by Irvin Muchnick
The very professional Cole Copertino, assistant city attorney for Fort Lauderdale, responded comprehensively to our requests for the specific claims of statutory exemptions in each redaction of the 19-page release of public records given to us last Friday.
With this new information, Tim Joyce and I are ready to share with readers the three most important pages from the new documents. We also want to explain why we believe the redactions themselves – with or without further appeals seeking more complete disclosure – might very well confirm the most devastating possible portrait of police cover-up of and shameful inaction on allegations of sexual abuse against Alex Pussieldi.
At http://muchnick.net/lauderdaledocs2.pdf, you can view a two-page police report dated February 14, 2004, along with an email exchange involving Stu Marvin (manager of the Fort Lauderdale Aquatic Complex), Ernest Burkeen (director of the city’s Parks and Recreation Department), and Alan Silva (acting city manager).
According to assistant city attorney Copertino, the first page of the police report has some redacted narrative “pursuant to 119.071(j)(1), 119.071(2)(h).” These are parts of the Florida Public Records Act. The 119.071(j)(1) subsection is also cited in the redaction of “names and narrative” on the second page of the police report. (The city clarified that the report ends with the word “unfounded”; the blank space below that is not a redaction.)
On the Marvin-Burkeen-Silva emails, we are told, only the “victim name” is redacted, “pursuant to 119.071(j)(1), 119.071(2)(h)(1)(a)&(b).”
The text of the statute is densely punctuated and difficult to untangle. Tim and I, non-lawyers both, are 90 percent sure that this is the language corresponding to 119.071(j)(1):
Any document that reveals the identity, home or employment telephone number, home or employment address, or personal assets of the victim of a crime and identifies that person as the victim of a crime, which document is received by any agency that regularly receives information from or concerning the victims of crime, is exempt from s. 119.07(1) and s. 24(a), Art. I of the State Constitution. Any information not otherwise held confidential or exempt from s.119.07(1) which reveals the home or employment telephone number, home or employment address, or personal assets of a person who has been the victim of sexual battery, aggravated child abuse, aggravated stalking, harassment, aggravated battery, or domestic violence is exempt from s. 119.07(1) and s. 24(a), Art. I of the State Constitution, upon written request by the victim, which must include official verification that an applicable crime has occurred. Such information shall cease to be exempt 5 years after the receipt of the written request. Any state or federal agency that is authorized to have access to such documents by any provision of law shall be granted such access in the furtherance of such agency’s statutory duties, notwithstanding this section.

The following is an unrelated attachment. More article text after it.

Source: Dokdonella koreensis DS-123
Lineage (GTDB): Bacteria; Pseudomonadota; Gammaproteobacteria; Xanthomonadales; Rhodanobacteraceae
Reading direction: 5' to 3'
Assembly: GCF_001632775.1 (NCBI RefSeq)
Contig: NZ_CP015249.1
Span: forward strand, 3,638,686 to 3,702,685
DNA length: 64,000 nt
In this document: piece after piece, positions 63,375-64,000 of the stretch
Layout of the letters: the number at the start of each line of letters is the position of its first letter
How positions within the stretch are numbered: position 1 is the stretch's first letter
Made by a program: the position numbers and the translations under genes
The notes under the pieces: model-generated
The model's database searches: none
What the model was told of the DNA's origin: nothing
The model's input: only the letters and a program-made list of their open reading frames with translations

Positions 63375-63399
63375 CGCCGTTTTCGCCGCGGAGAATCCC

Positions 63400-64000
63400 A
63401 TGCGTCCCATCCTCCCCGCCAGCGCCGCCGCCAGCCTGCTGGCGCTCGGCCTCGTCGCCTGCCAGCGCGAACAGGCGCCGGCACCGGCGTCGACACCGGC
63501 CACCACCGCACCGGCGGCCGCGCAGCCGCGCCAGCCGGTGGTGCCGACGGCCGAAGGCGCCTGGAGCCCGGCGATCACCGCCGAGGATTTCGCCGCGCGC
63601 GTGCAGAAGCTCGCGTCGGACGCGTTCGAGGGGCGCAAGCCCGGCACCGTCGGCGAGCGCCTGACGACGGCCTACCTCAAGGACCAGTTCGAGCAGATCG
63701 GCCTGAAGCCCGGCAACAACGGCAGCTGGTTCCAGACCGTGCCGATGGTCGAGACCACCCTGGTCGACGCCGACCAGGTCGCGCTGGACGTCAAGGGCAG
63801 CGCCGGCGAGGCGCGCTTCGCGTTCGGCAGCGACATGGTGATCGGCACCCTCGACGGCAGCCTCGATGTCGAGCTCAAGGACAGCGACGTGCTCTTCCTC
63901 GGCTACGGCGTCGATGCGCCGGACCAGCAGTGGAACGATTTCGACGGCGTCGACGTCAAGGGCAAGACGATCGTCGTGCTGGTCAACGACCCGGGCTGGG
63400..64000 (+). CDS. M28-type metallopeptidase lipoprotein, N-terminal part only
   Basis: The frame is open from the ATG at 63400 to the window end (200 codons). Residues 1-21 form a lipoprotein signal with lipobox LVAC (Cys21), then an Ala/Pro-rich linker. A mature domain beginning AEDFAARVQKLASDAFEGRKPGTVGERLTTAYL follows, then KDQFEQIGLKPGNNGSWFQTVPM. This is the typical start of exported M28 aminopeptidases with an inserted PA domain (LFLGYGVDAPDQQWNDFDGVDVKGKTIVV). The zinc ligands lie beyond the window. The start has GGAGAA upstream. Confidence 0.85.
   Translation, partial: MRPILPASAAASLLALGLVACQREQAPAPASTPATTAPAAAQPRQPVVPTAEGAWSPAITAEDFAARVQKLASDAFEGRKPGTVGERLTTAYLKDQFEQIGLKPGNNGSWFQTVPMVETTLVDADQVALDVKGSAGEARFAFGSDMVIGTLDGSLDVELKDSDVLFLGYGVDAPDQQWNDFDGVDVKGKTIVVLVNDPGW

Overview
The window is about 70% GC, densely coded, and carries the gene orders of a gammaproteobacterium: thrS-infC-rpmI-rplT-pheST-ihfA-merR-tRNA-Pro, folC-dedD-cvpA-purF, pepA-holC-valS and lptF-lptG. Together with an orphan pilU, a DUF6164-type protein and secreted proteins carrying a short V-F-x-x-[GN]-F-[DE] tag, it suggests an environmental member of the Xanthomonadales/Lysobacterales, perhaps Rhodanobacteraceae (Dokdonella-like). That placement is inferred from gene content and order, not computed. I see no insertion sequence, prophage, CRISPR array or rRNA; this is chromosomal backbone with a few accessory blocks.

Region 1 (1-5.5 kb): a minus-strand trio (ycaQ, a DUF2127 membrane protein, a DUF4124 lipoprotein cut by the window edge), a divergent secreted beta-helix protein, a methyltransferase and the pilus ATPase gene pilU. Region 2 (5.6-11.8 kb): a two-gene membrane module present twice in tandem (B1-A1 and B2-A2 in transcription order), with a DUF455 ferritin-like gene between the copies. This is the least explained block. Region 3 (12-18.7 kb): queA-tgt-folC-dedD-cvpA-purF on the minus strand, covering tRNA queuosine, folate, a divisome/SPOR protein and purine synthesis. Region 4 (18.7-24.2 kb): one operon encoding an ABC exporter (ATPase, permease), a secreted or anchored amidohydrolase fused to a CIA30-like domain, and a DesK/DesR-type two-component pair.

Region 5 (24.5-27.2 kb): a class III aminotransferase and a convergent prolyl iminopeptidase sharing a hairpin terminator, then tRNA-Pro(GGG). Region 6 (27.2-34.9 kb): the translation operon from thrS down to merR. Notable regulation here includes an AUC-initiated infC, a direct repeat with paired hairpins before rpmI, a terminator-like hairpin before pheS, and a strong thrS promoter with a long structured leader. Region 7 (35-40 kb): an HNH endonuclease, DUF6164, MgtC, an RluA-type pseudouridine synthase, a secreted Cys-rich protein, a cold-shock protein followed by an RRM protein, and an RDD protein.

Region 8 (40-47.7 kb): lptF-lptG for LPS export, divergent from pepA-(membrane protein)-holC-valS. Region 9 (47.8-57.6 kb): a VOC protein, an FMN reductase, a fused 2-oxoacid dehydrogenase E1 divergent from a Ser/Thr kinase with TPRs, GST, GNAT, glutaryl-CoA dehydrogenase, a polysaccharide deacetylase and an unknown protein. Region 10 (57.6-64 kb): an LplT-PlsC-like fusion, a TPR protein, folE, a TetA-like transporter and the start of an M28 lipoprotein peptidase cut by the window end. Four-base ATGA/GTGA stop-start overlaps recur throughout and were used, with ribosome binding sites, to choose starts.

And we are equally confident that this is the language corresponding to 119.071(2)(h)(1)a)&(b):
If an alleged victim chooses not to file a complaint and requests that records of the complaint remain confidential, all records relating to an allegation of employment discrimination are confidential and exempt from s. 119.07(1) and s. 24(a), Art. I of the State Constitution.